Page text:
Fire Drill or Rehab?


From St. Rita’s Medical Center


 February 28, 2018

With the celebration of 100 years of changing lives at St. Rita’s Medical Center, we have taken some time to recall a few of those memories. Tom Lane, an athletic trainer at St. Rita’s, shared, “I was with a patient who was a firefighter and fell through a two-story roof onto his head, knocking himself out. He was diagnosed with a traumatic brain injury, was treated for quite some time at St. Rita’s and was then released. After he was finished with outpatient therapy, he wanted to go back to firefighting, so he began working with the athletic trainers in sports medicine. Once his strength and endurance increased and became more functional, we had to make the program more challenging for him.”

To challenge the patient, the trainers had him wear his firefighting gear in the gym during rehab. Then, the trainers created an oxygen tank filled with sand to simulate the air he would be carrying during an emergency with his equipment during a fire. Throughout the program designed for him, the patient would walk up and down the stairs of the hospital with full gear on and after that he would go outside to cool down. This was challenging, yet functional for him as a firefighter. The patient did the program for over a month.

“One day I was with him and a staff member from one of the physician offices in the 830 Building came in the side-entrance door during therapy. I said hello and she went upstairs. About 10 minutes later, ironically, the fire alarm goes off and the whole 830 Building goes outside,” says Lane. The fire trucks roll in and the patient and Tom go outside. “Dr. [Gary] Schniegenberg jokingly says to me, ‘Tom, you must be responsible for this fire drill.’” As it turns out, the staff member who came in during the rehabilitation session saw the patient in his firefighting gear and mistook his presence as a sign of a fire in the building and asked why there was a firefighter but no fire engines around. Members of St. Rita’s called 911, assuming there was a fire in the building.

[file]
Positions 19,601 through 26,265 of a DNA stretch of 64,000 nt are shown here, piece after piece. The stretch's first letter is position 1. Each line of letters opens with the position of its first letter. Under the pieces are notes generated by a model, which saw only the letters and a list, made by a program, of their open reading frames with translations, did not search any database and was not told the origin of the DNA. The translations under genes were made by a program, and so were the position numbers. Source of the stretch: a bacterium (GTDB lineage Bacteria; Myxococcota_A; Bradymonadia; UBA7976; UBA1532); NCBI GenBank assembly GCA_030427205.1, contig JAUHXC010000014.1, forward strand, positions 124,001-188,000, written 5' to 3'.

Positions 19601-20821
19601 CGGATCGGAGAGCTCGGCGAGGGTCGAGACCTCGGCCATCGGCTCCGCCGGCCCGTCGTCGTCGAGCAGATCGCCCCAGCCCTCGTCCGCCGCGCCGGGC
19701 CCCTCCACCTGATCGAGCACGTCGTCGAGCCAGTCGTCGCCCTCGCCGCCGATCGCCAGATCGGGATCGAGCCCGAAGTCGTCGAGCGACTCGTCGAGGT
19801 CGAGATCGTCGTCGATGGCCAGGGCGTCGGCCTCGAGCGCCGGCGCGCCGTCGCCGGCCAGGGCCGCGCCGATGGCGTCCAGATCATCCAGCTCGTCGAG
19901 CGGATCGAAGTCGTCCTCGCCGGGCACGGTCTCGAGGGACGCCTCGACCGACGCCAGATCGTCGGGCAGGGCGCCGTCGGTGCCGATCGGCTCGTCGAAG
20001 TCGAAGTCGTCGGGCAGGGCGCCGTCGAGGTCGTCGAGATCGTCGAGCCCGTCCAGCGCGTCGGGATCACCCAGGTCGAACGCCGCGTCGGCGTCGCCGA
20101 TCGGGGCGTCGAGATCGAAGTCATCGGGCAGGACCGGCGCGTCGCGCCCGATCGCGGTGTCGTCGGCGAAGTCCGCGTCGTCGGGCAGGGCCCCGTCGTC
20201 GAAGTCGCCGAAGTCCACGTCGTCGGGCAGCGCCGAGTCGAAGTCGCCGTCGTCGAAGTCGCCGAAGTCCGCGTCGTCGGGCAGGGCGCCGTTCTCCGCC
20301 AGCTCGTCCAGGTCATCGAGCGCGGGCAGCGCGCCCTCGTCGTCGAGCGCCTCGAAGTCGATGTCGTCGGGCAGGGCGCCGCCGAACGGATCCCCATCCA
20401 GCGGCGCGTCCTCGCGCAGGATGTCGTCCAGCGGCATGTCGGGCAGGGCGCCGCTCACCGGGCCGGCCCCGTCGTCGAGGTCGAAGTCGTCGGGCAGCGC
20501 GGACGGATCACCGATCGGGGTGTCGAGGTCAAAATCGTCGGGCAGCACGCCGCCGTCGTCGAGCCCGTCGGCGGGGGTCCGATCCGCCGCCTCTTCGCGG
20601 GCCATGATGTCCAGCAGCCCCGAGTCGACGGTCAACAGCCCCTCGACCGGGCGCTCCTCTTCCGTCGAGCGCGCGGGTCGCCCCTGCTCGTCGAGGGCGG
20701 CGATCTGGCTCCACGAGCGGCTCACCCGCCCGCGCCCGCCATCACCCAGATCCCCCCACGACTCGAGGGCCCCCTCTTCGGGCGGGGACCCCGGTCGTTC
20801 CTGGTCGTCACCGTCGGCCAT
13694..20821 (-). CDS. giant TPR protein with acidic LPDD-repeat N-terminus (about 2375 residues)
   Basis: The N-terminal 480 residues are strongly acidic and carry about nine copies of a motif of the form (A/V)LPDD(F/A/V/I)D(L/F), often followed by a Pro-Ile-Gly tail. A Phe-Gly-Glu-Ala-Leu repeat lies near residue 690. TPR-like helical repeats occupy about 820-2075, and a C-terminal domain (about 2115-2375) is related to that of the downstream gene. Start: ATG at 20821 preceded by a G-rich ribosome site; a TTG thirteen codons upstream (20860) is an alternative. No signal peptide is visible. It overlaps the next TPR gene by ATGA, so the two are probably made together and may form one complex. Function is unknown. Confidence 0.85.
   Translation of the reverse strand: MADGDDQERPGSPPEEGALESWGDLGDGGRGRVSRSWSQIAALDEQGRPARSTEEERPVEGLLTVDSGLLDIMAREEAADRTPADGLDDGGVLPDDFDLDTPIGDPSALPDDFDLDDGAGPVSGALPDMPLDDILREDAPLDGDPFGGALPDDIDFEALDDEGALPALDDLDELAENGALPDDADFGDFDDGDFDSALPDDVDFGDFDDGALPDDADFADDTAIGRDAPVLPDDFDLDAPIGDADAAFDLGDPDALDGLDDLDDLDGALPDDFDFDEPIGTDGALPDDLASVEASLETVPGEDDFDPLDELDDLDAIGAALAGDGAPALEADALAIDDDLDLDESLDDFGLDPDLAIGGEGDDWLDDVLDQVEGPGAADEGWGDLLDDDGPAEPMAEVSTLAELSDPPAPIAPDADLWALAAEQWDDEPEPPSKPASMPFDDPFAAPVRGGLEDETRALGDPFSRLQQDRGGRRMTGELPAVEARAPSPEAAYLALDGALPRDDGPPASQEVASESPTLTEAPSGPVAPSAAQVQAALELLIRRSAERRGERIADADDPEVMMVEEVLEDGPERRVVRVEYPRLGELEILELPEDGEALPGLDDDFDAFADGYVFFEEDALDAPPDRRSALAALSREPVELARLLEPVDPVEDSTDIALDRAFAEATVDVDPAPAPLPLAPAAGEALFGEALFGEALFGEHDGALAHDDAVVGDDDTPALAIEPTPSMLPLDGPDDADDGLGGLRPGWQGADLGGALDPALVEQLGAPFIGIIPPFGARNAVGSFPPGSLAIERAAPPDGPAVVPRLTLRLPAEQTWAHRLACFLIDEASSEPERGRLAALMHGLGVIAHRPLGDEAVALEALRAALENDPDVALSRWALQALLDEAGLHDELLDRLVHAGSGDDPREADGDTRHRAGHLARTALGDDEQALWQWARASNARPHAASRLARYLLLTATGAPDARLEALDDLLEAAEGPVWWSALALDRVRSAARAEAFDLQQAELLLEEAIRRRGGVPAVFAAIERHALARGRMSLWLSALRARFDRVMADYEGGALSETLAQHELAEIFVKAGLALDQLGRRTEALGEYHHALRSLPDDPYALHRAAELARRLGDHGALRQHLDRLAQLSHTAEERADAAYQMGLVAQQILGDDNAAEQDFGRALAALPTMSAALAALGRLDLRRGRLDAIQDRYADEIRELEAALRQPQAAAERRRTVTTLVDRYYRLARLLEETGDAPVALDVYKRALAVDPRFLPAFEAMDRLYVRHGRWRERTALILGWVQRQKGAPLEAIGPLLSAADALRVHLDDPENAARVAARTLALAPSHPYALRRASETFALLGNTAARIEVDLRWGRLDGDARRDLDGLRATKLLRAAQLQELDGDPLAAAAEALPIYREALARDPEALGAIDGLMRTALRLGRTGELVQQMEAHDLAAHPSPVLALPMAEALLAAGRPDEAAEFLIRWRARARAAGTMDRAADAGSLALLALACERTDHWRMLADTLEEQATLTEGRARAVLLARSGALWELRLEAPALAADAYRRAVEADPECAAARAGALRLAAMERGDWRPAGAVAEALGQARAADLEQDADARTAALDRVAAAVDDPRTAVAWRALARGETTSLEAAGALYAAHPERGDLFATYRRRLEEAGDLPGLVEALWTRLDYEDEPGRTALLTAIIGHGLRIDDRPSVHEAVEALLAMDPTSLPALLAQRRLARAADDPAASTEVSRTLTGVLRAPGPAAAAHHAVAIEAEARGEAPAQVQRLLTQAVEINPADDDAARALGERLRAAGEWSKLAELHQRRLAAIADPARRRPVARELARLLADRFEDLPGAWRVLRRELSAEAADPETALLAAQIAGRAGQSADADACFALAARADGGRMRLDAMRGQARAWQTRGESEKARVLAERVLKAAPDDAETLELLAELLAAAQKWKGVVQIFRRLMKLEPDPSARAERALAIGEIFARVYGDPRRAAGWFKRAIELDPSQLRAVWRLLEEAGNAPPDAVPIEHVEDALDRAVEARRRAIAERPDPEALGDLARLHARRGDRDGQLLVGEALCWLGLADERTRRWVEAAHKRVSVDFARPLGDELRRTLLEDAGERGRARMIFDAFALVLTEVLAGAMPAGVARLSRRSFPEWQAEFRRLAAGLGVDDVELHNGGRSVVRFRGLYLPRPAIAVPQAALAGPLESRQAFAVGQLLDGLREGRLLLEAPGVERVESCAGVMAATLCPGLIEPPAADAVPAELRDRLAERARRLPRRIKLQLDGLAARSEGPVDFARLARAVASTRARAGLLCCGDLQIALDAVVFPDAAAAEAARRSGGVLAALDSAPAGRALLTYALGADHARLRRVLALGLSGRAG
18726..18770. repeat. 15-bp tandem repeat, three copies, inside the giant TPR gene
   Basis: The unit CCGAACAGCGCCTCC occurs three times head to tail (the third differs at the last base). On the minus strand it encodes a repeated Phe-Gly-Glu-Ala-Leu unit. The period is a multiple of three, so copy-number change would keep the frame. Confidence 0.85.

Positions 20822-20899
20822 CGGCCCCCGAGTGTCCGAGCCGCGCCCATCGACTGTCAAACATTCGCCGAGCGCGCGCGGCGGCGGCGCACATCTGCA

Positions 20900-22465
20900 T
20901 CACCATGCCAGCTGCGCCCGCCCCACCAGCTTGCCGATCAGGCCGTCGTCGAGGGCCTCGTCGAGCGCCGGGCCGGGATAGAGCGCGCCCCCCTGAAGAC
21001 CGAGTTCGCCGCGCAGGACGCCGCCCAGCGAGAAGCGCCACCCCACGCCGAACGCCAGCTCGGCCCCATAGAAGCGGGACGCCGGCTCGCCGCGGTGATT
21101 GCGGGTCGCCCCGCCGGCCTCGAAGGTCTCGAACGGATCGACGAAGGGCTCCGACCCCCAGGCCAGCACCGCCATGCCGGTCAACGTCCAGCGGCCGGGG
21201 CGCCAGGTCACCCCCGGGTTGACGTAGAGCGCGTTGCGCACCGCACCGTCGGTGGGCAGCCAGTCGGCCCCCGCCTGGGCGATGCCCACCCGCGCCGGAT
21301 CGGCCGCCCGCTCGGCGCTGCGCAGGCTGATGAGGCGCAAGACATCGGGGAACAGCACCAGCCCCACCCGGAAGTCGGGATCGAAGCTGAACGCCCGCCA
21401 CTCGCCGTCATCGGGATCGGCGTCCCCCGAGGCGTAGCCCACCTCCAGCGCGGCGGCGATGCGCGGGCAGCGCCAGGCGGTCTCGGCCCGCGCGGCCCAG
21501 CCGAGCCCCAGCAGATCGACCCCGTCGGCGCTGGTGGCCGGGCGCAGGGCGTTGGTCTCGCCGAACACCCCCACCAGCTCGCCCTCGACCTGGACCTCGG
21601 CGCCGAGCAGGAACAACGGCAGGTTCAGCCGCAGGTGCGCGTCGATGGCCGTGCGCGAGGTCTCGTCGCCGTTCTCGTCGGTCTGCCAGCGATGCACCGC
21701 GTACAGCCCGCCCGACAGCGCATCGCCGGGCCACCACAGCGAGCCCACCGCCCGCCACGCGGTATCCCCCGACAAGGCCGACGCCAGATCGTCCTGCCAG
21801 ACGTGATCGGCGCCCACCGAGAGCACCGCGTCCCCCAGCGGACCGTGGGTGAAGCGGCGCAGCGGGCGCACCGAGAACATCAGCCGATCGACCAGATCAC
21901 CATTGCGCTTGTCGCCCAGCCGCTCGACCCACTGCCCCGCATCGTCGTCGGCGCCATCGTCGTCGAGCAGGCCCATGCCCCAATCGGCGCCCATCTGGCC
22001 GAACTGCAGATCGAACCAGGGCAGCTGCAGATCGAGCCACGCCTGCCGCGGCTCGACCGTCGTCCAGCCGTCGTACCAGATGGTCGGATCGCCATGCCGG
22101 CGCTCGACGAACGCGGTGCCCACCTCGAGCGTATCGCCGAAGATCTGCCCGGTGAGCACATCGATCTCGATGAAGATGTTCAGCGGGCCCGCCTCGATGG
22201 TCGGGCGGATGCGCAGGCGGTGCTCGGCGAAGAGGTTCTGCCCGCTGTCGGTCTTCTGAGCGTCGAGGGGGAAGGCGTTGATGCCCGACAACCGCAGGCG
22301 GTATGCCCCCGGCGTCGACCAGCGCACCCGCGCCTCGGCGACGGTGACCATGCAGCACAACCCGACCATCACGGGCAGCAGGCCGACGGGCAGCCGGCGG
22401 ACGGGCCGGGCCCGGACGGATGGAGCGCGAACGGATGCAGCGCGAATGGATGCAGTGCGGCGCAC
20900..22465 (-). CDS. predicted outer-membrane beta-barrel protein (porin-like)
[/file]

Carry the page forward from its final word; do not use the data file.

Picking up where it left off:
“In the end our patient got better, his neurosurgeon cleared him to go back to work, a great success story of his recovery was told, and a funny story was made during his recovery. Sometimes I go out that entrance when I travel to my high school. I just shake my head and smile about this incident. Dr. Schniegenberg, on the other hand, never let me live it down.”

This is part of a monthly series of stories submitted by St. Rita’s Medical Center marking the 100th anniversary of the hospital.

How athletic trainer Maddie Biehl saved Kai Bates-Diop's life

The quick actions of Biehl made all the difference when it came to helping Bates-Diop after his collapse.


On Feb. 9, 2017, Kai Bates-Diop, the younger brother of Ohio State's Keita Bates-Diop, collapsed during basketball practice at University High School in his hometown of Normal, Illinois.

The sophomore had no pulse and was not breathing, but was quickly tended to by Maddie Biehl, who was the high school's athletic trainer while completing a postgraduate degree at Illinois State University. Because of Biehl's fast work, Kai recovered from what was described as “a cardiac event” and is living life normally.

Biehl is now an intern at Ohio State and on Friday, the one-year anniversary of Kai collapsing, she spoke with the media about the event, her reaction, her relationship with the Bates-Diop family now and how she ended up at OSU.